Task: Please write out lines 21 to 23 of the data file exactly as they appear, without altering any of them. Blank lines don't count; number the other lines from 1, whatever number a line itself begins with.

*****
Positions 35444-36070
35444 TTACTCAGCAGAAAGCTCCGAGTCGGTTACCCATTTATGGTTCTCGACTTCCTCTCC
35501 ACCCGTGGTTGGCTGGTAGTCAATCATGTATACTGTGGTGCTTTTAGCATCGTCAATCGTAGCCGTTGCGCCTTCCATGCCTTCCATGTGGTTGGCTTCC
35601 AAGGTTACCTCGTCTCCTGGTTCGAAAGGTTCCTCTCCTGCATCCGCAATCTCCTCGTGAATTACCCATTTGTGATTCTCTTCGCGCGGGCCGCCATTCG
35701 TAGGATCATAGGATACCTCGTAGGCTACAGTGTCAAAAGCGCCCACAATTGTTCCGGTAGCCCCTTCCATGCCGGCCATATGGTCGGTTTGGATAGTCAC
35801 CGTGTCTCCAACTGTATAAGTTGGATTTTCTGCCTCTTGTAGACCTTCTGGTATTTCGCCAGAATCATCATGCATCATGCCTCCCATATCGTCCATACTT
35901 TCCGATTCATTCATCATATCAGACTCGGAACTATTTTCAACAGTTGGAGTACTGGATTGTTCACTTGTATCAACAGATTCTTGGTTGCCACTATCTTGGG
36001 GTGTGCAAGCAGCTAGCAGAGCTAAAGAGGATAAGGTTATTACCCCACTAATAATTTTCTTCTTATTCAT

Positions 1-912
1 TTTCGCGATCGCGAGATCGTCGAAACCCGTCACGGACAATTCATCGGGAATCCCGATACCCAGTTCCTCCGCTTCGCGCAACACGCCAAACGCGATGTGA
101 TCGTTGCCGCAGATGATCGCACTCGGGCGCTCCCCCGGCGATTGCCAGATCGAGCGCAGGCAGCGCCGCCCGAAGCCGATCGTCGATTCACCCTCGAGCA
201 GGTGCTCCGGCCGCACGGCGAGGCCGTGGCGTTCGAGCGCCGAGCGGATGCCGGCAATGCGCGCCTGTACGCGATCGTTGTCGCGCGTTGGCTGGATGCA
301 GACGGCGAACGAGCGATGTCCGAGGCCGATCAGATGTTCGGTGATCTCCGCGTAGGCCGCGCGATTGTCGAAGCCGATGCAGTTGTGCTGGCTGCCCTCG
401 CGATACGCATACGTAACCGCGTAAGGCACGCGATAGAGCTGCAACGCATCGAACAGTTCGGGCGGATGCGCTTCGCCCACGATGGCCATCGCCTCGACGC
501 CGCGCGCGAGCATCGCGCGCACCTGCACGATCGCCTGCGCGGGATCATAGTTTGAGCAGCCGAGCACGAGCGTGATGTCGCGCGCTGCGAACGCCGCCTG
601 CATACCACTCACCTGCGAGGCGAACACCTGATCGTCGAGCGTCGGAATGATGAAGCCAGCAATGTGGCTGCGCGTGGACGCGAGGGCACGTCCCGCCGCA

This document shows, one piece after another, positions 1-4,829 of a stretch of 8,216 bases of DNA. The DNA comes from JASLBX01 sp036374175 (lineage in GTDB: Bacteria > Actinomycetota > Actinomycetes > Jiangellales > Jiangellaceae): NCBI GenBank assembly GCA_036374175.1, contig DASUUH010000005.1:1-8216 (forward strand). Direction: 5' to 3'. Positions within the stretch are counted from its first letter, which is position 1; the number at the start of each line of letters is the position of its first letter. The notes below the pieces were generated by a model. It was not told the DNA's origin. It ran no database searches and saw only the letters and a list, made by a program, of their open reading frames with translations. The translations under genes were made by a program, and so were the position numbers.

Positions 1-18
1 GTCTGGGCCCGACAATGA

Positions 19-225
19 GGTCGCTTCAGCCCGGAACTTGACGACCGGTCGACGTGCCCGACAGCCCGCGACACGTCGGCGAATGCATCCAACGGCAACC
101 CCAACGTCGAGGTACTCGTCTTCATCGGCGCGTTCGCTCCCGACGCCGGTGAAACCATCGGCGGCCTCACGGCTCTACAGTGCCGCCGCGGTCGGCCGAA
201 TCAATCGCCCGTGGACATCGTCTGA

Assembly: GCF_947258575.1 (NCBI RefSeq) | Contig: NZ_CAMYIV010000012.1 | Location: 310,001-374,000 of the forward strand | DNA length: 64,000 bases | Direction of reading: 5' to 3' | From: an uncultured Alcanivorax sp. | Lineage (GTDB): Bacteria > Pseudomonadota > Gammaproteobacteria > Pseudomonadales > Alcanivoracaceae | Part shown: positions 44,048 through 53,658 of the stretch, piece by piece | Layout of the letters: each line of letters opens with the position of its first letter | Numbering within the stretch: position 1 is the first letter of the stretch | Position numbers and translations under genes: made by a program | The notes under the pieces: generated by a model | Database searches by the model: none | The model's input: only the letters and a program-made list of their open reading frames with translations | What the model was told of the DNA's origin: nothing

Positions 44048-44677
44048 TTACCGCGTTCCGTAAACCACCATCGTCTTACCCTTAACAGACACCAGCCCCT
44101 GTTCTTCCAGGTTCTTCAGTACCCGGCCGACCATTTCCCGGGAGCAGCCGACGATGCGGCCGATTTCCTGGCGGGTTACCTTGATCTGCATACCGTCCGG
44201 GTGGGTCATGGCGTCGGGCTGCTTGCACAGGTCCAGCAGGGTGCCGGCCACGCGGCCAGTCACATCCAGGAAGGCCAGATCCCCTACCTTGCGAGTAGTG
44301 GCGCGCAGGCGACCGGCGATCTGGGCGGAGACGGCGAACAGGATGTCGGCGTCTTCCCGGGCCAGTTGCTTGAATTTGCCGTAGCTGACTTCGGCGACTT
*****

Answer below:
19 GGTCGCTTCAGCCCGGAACTTGACGACCGGTCGACGTGCCCGACAGCCCGCGACACGTCGGCGAATGCATCCAACGGCAACC
101 CCAACGTCGAGGTACTCGTCTTCATCGGCGCGTTCGCTCCCGACGCCGGTGAAACCATCGGCGGCCTCACGGCTCTACAGTGCCGCCGCGGTCGGCCGAA
201 TCAATCGCCCGTGGACATCGTCTGA